Saudi stadiums will no longer be male-only domains
Saudi Arabia will allow women into sports stadiums as of next year, the kingdom’s latest step toward easing rules on gender segregation — but they will be seated in the socalled family section, an area separate from the male-only crowd.
Still, the decision announced Sunday marks another incremental step toward greater women’s rights in the kingdom.
The General Sports Authority described the decision as one that will allow “families” into the stadiums — a term authorities use to refer to the public spaces that accommodate women.
These “family” sections are for women who are out on their own or who are accompanied by a male relative. Many restaurants and cafes, which often also have separate entrances for women, have similarly segregated seating arrangements.
The authority said the three major sports stadiums in the capital Riyadh and the cities of Jeddah and Dammam will undergo renovations to accommodate families.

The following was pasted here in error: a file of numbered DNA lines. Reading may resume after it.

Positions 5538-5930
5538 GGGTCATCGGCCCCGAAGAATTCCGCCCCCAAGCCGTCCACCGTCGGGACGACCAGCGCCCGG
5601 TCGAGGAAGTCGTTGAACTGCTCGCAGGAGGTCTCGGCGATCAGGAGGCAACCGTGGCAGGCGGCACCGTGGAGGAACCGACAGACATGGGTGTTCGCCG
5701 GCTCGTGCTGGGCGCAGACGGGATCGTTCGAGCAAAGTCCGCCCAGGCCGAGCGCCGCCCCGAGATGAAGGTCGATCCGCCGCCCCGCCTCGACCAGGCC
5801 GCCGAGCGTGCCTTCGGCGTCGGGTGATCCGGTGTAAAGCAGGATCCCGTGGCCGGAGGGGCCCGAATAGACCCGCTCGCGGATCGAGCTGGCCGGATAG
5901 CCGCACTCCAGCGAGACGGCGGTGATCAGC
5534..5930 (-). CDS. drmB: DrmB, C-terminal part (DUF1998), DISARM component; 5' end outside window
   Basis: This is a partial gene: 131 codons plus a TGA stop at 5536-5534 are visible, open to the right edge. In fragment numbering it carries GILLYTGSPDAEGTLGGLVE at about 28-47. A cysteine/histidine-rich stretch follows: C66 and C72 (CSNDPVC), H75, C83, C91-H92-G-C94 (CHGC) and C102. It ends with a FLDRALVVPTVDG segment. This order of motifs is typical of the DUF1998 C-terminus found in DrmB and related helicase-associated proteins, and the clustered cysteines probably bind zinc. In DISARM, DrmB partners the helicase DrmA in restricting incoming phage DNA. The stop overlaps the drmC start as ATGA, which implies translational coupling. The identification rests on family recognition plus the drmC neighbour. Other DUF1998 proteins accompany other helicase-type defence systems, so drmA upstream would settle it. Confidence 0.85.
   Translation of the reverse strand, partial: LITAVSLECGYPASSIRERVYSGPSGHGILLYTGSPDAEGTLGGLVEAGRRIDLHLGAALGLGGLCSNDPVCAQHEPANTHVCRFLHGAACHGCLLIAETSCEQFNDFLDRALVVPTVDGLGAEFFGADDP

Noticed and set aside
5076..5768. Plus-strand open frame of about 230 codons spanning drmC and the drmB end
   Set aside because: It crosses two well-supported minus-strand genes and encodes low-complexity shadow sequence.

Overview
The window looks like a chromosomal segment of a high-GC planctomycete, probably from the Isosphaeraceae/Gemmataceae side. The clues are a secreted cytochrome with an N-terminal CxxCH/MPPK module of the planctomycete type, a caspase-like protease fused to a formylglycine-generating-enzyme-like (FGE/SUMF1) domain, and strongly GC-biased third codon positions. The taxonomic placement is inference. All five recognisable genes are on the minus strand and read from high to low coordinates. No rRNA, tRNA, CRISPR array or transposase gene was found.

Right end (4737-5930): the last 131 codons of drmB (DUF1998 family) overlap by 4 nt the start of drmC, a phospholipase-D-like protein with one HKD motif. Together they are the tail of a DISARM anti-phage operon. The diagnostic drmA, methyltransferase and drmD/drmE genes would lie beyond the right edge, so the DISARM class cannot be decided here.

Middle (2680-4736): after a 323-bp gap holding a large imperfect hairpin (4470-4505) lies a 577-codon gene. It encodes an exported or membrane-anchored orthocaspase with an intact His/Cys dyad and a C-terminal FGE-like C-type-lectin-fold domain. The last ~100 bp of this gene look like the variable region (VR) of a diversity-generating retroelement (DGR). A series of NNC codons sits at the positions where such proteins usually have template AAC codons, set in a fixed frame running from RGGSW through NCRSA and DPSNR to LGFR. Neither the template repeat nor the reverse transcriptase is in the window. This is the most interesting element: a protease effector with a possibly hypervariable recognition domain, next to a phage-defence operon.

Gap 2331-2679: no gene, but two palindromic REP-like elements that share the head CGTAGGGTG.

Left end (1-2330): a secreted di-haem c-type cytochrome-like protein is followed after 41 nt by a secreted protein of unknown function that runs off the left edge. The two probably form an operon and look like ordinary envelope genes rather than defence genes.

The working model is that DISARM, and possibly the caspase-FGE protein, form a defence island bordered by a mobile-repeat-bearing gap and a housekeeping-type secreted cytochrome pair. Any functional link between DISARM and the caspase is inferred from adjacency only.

The decision comes after the public appeared to welcome a decision to allow women to drive next year. Many also responded enthusiastically when women were allowed into the Riyadh stadium for national day celebrations last month.
It’s a stark reversal from years of allowing only men into the stadiums, many built with hundreds of millions of dollars when oil prices were nearly double what they are now. The government spent lavishly on the stadiums in an effort to appease its young population and provide spaces for fans eager to cheer on local clubs, as well as hold national parades and ceremonies.
Two years ago, a Saudi woman was arrested while attending a soccer game in Jeddah’s King Abdullah Sports City, which opened to the public in 2014. Police were quoted in local media at the time as saying security spotted her at the stadium “deliberately disguised” in pants, long-sleeve top, hat and sunglasses to avoid detection.
Over the years, though, there have been some exceptions for foreign women. In 2015, an Australian female supporter of Western Sydney Wanderers soccer club was permitted to attend a match at Riyadh’s main stadium and a group of American women travelling with members of U.S. Congress watched a local club match, also in Riyadh.